LOUISE FAIRSAVE: Beat the cost of living
Are we serious about beating the high cost of living?
These are areas for us to consider. First, the obvious step is to spend less. Yet, this is easier said than done.
Here is a proposed routine: start by thinking carefully if the purchase is a need or a “want”; try to avoid the purchase, using every excuse to do without it. If all else fails, become a bargain hunter.
Most of all, avoid impulse buying. This is how a tidy sum can be frittered away thoughtlessly.
One way to build motivation against senseless spending is to keep a running note of how every cent is spent for at least a three-month period. If you have never tried this before, I challenge you to try this illuminating process.
You’ll likely be shocked on how you are spending your money compared to how you think that you are spending it. In any event, you will have clear evidence to support your either keeping, or more likely getting your spending on a rational track.
This brings us neatly around to the many benefits of pre-planning one’s spending, and one’s earning, by maintaining an explicit personal budget. One of the most powerful tools for managing your money is preparing, maintaining and following a detailed budget of earnings and spending.
You may be an organized person who already keeps a budget. If so, this is a good time for you to reconsider the luxuries and “wants” that have been included for this year. These items may be cut out completely or just postponed to another year that bears less risks related to the high cost of living.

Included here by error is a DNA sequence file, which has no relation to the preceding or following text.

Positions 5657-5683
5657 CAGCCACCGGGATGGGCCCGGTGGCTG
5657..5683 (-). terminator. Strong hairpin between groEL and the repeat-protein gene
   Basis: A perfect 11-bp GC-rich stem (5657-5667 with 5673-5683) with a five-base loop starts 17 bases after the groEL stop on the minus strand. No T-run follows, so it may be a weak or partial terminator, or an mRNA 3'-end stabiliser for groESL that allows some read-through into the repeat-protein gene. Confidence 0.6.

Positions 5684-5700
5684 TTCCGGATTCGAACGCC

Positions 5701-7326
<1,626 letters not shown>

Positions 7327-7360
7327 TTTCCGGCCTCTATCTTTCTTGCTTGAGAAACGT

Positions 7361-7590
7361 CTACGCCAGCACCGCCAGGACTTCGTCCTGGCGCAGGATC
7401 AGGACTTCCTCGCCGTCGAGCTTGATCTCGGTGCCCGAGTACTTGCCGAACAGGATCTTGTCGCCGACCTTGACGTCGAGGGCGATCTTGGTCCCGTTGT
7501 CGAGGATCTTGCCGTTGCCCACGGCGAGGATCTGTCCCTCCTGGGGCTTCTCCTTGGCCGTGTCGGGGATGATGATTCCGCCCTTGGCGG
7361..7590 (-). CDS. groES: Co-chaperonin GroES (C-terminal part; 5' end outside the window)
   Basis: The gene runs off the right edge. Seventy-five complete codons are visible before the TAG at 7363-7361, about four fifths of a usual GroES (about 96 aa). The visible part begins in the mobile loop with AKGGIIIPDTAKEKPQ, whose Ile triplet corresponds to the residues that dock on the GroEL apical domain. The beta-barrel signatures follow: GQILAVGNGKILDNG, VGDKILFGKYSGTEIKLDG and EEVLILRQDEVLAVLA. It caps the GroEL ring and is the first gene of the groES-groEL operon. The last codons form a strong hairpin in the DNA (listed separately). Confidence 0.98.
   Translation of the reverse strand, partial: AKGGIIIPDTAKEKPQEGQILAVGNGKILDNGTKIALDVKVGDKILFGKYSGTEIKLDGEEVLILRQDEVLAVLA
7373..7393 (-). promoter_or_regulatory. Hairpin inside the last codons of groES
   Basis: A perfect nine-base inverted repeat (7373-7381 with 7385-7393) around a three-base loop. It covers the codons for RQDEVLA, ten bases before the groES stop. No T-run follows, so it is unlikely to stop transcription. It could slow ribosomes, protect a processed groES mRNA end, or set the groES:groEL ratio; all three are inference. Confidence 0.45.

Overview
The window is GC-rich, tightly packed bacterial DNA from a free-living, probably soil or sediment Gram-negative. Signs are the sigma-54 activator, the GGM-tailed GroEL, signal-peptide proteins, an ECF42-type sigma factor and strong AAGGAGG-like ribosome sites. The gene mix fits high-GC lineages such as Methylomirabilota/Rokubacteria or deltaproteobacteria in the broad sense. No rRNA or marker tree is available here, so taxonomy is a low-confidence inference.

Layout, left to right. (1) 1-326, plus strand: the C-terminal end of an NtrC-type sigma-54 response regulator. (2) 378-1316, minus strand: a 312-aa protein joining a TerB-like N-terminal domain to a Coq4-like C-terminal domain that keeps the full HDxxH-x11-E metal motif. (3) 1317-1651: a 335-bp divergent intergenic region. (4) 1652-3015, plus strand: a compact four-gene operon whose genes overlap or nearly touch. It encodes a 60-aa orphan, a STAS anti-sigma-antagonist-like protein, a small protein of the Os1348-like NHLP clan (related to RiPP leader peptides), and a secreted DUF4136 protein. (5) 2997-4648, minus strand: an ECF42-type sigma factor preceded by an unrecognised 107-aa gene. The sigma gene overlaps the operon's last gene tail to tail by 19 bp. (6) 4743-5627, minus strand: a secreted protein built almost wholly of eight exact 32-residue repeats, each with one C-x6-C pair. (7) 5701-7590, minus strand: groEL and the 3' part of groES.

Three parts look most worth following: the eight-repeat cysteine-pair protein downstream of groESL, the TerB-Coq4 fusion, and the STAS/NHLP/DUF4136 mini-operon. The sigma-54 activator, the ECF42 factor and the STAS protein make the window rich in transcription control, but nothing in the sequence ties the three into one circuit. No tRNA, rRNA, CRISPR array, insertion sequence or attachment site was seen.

Pointedly, you must also consider your earnings. Keeping and expanding your earnings is a critical cost of living weapon. So the first thing is to keep one’s job. Do it well and conscientiously so there is no likelihood of termination through one’s own fault.
Yet, the business or industry may collapse or downsize and throw one on the breadline. Hopefully, there will be enough slack in one’s budgeting to allow a reasonable time to find another position.
One must also consider how to earn more – maybe a raise, another source of income from say, a second job or by exploiting a skill or talent for pay.
How can you save time that can be put towards earning more or towards avoiding typical expenses?
Is there land space for starting a herb or vegetable garden? Or is your strength in growing decorative plants and flowers?
If you must buy, attempt to acquire assets that will appreciate or sustain in value – so, avoid buying a brand new car, and it makes more sense to buy one piece of gold jewellery than three pieces of costume jewelry.
Is there opportunity for bulk purchases in your extended family, residential area, church group or other grouping?
What are the opportunities for free or lower costs recreation: picnics in the public parks; bus rides; group potluck meals; or group DVD showings? Are they opportunities for carpooling?
In summary, if we are truly committed to beating the cost of living, there are many opportunities for us to help ourselves and our “neighbours” with income and expenses.
Louise Fairsave is a personal financial management advisor, providing practical guidance on money and estate matters. Her advice is general in nature; readers should seek other counselling about their specific circumstances.